I.S. 141 The Steinway
QUEENS NY 11105 Map
I.S. 141 The Steinway
NOVEMBER 2007 UPDATE: PS 141 has a new principal, Miranda Pavlou. Pavlou, who was formerly assistant principal, took up her new position in Feb. 2007. Anthony B. Aldorasi has been reassigned to the Queens Integrated Service Center.
APRIL 2005 REVIEW: The students at JHS 141 reflect the diversity of the surrounding Astoria community, home to immigrants from far-flung corners of the world, including Eastern Europe, South Asia, and South America. While there are dozens of languages spoken in the building, according to Philip Quinci, the school's math coach, almost 70 percent of the school's students speak Spanish at home. "Pick a country in South America," says Quinci. "We probably have a student from there."
The school's test scores have been improving in recent years. Forty-one percent of students were reading at or above grade level in 2004, compared to only 33 percent in 2002. In math, the numbers jumped to 47 percent from 35 percent during the same period. The school was recently "restructured" into three separate academies, in order to allow for more individual attention for students and to help improve scores. Each academy has two honors classes, as well as an English as a Second Language class for students learning English.
Anthony Aldorasi, who became principal in 2001, says that as JHS 141's test scores have improved, more and more parents who might have sent their children to private or parochial schools in the past are considering the school. "There's a good feeling in the building. There's good attendance. Children enjoy being here," he said. "We want kids to really want to come here, not just to be pushed in."
On the day of our visit, several classes were involved in test preparation, because the citywide standardized test was scheduled for the following week. But in other classrooms, lessons were more interesting. A group of 7th grade special education students were being asked by their teacher to imagine a fictional place called "La La Land," write an essay about it, and read it to the class. We were particularly impressed by another special education teacher; he had set up an Internet "chat room" for his students, so they could ask him homework questions in the evening, well after he had gone home for the day.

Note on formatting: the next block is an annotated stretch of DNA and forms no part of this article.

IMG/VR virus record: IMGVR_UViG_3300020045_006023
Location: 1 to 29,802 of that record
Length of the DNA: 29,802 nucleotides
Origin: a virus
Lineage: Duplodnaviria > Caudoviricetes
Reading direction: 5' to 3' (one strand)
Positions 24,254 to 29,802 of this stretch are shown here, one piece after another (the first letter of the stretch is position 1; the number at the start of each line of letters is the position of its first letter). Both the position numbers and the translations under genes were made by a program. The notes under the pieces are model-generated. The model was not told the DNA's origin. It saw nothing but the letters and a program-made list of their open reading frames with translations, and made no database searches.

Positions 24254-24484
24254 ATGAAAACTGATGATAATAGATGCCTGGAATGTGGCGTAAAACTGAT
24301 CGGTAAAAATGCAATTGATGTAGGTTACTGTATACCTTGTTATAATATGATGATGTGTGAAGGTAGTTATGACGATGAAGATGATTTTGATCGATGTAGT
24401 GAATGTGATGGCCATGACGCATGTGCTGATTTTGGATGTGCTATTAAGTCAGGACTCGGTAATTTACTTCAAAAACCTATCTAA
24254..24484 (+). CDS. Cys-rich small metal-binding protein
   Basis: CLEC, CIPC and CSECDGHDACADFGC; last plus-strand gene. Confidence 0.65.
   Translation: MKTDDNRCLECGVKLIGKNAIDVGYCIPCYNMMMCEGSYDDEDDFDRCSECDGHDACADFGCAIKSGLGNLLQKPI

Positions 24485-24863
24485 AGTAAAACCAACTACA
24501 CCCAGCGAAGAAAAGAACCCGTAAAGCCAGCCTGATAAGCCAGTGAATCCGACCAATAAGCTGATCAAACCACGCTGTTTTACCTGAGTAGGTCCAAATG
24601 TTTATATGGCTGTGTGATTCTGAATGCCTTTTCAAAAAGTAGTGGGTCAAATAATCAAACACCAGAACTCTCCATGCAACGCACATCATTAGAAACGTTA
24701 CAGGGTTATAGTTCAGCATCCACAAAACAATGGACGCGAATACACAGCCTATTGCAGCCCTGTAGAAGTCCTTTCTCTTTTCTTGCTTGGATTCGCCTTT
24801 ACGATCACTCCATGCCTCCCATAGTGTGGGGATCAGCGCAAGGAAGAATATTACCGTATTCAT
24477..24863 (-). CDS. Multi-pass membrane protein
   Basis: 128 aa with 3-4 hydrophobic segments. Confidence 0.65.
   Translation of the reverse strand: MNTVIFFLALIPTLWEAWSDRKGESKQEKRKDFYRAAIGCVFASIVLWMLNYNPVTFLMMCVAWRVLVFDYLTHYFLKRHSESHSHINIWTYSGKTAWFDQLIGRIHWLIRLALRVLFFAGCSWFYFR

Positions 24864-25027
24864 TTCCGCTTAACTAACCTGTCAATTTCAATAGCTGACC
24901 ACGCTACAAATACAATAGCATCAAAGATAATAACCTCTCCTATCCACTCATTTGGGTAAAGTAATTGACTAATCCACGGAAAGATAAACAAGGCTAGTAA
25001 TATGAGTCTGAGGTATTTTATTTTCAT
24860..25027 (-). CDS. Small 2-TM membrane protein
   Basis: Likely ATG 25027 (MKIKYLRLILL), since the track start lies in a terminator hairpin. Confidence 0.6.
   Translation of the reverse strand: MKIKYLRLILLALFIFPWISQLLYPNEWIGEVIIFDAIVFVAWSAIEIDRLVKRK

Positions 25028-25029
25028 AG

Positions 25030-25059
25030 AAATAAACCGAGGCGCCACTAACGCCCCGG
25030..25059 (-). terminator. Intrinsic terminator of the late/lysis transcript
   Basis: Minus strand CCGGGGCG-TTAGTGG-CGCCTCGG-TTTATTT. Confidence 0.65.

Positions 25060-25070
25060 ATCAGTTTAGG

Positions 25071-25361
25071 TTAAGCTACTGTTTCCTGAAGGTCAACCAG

The school is working to beef up its technology instruction and already has some good programs up and running. Students use portable laptops to do research in class. After school, kids can participate in a robotics class, which Quinci describes as "the old shop class with a new technological twist." Quinci sees the technological focus as an essential tool in shaping the future of JHS 141's students. "We want kids to leave here motivated to pursue math and science careers," he says.
The school's hallways are a bit noisy during class changes, but are controlled. The school is pleasant, and busy. While there is a music program at JHS 141, there is no separate art class for students.
Special education: There are 10 "self-contained" classrooms (only special education students) and one "inclusive" classroom, where special education and general education students learn side by side with two teachers.
Admissions: Some children are admitted from outside the neighborhood through a magnet grant program, which has a theme of "humanities." (Deborah Apsel, April 2005)